NBC touted its reimagining of “Dracula” as a sexy – by network TV standards – take on the staid, boring “Dracula” of Bram Stoker’s novel, the 1922 silent film, the 1931 Bela Lugosi film, and even the 1990’s Francis Ford Coppola version (although this television version is like that adaptation’s boring cousin). I’m assuming this is what NBC thought when they greenlit this show, but that’s not how it comes off. The pilot episode starts and ends with little fanfare, bombast, or anything to keep viewers watching. The decisions the script takes to “reimagine” the characters will elicit head-scratches and serve little purpose other than to have you questioning why they bothered with the Dracula name at all, other than using it for cheap marketing to get vampire fans.
The “legend” – apparently Dracula has taken on folkloric connotations alongside Bigfoot and the Loch Ness Monster – follows Dracula aka Alexander Grayson (Jonathan Rhys Meyers) who has reinvented himself as a 1800s American industrialist. His goal is to take down the infamous Order of the Dragon by ruining their stock options and bringing alternative energy to the backwards townspeople of London. Along the way, he meets the beautiful Mina Murray (Jessica De Gouw) who, of course, he knows from his past.
For an hour show, I couldn’t find anything compelling or intriguing. Rhys Meyers skulks around corners and purses his lips like an 18th-century take on Henry the VIII, but you have to get over his accent, which the Twitterverse has compared to Christian Slater and the connection is apropos. I couldn’t understand why the character of Grayson has to be American at all. The way it plays out in the pilot is simply to show the people of England as total jerks who hate Americans, but the humor is on par with laughing at a Grey Poupon commercial. The accent notwithstanding, if you missed the first few minutes, you’d have no idea Grayson and Dracula were the same person. Again, there’s no overt connections made to the Dracula mythos other than character names, so the should could just as easily created a show about a vampire in England; further cementing that the Dracula name is a marketing ploy.
The show spends the first half with Grayson hobnobbing with the English hoi polloi and talking about beating Edison and Tesla at the energy game. He then lights up a room of light bulbs which had me questioning whether I’d stepped into a television adaptation of The Prestige. There’s nothing interesting this section, and considering Grayson is freaking Dracula why the hell does he care about stock options and energy at all. It’s because the third act twist is…he’s really a nice guy! Yes, he wants to take down the Order of the Dragon who apparently did really bad things to him, but instead of killing them because, not sure if you caught this, he’s a damn vampire; he’s just going to mess with their money…riveting! And what vampire would be complete in this day and age without the “true love never dies” tagline. Enter Mina Murray and Dracula is putty in her hands. Oh, he kills a few prostitutes but who cares about a bunch of hookers, right? It’s not like they’re REAL women who died viciously.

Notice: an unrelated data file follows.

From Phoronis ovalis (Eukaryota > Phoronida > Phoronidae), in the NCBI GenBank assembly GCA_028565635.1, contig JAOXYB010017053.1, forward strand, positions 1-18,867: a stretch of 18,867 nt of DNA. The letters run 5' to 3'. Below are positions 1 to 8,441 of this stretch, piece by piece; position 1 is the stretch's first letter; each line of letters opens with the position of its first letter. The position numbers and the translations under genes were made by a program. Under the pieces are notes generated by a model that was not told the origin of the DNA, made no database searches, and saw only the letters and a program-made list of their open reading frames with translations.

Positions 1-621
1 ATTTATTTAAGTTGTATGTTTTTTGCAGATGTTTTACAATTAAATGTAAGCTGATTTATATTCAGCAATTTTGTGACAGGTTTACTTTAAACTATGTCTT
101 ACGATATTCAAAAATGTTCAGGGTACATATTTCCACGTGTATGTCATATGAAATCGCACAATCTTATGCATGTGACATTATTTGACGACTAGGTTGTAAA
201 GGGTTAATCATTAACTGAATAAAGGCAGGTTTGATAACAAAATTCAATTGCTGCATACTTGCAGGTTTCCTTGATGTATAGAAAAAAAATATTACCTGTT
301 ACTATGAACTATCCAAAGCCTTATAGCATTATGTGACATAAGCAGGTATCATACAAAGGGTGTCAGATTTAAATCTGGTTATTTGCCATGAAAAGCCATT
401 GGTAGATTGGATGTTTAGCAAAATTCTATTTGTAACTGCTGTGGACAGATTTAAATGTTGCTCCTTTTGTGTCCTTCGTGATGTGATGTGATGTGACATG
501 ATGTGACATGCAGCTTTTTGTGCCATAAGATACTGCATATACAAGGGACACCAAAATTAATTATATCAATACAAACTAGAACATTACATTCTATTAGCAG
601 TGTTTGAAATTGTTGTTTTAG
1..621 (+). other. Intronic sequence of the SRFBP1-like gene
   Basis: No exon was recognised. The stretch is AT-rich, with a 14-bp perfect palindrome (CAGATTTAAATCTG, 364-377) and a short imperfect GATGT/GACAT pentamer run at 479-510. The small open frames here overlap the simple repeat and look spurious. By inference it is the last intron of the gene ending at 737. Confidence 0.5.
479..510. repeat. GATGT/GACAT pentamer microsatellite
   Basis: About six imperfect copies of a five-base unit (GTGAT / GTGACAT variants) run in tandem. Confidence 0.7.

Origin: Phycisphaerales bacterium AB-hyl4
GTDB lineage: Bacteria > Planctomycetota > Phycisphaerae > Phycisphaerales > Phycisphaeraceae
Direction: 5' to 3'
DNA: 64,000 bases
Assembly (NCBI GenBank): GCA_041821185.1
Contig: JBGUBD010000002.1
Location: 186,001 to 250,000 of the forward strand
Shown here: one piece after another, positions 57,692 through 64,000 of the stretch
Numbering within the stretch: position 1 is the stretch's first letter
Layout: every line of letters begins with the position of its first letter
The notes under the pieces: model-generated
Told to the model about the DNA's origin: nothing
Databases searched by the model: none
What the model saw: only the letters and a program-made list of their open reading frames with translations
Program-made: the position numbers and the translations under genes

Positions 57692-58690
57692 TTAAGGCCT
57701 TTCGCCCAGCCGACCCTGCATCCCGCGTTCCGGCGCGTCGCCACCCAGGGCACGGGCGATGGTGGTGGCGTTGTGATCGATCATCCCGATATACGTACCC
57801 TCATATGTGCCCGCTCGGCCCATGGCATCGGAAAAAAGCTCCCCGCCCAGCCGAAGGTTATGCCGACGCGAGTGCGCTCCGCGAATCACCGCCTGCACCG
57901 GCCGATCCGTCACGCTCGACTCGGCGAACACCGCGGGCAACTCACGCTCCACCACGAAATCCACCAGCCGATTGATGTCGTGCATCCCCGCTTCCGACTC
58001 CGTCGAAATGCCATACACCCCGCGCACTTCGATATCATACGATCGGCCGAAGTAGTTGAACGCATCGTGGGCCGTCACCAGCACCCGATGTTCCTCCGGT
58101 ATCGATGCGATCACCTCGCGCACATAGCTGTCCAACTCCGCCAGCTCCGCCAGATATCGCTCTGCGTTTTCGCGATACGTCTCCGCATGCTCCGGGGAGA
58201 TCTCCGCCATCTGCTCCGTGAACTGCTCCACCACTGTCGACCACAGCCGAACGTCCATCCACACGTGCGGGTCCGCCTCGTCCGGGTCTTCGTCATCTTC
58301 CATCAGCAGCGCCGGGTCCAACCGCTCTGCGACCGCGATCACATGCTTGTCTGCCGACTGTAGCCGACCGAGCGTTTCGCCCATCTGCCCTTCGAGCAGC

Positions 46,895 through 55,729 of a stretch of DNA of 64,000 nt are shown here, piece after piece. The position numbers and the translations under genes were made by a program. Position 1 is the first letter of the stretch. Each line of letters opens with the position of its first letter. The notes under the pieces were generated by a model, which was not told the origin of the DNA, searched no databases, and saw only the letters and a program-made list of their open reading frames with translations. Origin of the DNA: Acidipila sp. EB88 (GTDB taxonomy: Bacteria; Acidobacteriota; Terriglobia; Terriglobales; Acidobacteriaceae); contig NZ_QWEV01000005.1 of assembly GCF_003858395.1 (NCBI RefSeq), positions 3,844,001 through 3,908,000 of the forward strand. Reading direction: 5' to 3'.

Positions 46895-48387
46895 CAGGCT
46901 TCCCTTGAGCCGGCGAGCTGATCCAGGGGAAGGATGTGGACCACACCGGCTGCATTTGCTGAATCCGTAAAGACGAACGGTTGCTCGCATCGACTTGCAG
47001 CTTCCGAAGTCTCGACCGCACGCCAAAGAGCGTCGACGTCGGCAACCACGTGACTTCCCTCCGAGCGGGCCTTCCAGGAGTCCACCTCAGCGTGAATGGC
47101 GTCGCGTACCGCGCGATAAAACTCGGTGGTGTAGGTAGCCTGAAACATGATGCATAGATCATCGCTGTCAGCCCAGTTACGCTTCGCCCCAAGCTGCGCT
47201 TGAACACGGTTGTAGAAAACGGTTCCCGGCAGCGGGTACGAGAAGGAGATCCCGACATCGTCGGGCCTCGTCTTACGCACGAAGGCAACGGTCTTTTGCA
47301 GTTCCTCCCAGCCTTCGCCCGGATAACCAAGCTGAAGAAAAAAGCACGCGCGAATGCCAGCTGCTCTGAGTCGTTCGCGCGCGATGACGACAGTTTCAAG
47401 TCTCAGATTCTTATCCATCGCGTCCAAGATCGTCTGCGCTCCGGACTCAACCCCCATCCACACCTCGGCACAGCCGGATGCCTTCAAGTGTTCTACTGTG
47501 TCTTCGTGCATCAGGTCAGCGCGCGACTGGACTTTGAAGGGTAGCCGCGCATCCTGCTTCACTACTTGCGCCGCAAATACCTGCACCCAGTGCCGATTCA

The romance between Mina and Dracula is in the meet-cute stages, and the greatest stride the series wants to take in modernizing the material is by making Mina the only lady medical student in England, with Professor Van Helsing (Thomas Kretschmann) as her mentor. This would be a welcome change if the series didn’t harp on their love story being the focus the story, reinstilling the idea of gimmickry in having Mina be a doctor. Keep in mind, her big character revelation is she wants to be a surgeon yet gets squeamish or unable to perform.
The marketing certainly played up the sexy nature of the series, but there’s only one sequence of Rhys Meyers attempting to get laid and it’s pretty tame, so anyone coming into this after watching shows on AMC or FX will find the sex and blood factor is another NBC trick to get you to tune in. “Dracula” isn’t the train wreck I expected, but it still isn’t good enough to get me to tune in twice. Rhys Meyers could be good if he wasn’t actively thinking about maintaining his American accent, and the plot delves too deeply into archetype. It’s isn’t a modernization, so much as joining on the bandwagon of vampire adaptations already in progress.